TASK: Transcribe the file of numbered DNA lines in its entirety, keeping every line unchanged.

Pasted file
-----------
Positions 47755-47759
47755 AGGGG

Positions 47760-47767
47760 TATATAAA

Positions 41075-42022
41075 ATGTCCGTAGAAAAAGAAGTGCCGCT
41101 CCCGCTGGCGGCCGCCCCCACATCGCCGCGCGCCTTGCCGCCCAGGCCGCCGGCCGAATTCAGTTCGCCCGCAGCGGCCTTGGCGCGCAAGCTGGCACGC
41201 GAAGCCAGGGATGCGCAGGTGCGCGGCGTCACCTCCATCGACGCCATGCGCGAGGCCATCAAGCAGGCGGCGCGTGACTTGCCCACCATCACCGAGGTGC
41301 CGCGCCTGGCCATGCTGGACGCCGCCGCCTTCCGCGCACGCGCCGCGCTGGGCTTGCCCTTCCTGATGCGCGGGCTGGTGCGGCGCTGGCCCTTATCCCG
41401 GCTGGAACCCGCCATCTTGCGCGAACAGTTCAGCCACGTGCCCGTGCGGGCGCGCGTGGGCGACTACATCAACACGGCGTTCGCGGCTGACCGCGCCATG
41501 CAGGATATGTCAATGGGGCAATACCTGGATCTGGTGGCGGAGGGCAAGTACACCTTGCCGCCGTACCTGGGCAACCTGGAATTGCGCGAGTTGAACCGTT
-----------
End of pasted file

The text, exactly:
Positions 47755-47759
47755 AGGGG

Positions 47760-47767
47760 TATATAAA

Positions 41075-42022
41075 ATGTCCGTAGAAAAAGAAGTGCCGCT
41101 CCCGCTGGCGGCCGCCCCCACATCGCCGCGCGCCTTGCCGCCCAGGCCGCCGGCCGAATTCAGTTCGCCCGCAGCGGCCTTGGCGCGCAAGCTGGCACGC
41201 GAAGCCAGGGATGCGCAGGTGCGCGGCGTCACCTCCATCGACGCCATGCGCGAGGCCATCAAGCAGGCGGCGCGTGACTTGCCCACCATCACCGAGGTGC
41301 CGCGCCTGGCCATGCTGGACGCCGCCGCCTTCCGCGCACGCGCCGCGCTGGGCTTGCCCTTCCTGATGCGCGGGCTGGTGCGGCGCTGGCCCTTATCCCG
41401 GCTGGAACCCGCCATCTTGCGCGAACAGTTCAGCCACGTGCCCGTGCGGGCGCGCGTGGGCGACTACATCAACACGGCGTTCGCGGCTGACCGCGCCATG
41501 CAGGATATGTCAATGGGGCAATACCTGGATCTGGTGGCGGAGGGCAAGTACACCTTGCCGCCGTACCTGGGCAACCTGGAATTGCGCGAGTTGAACCGTT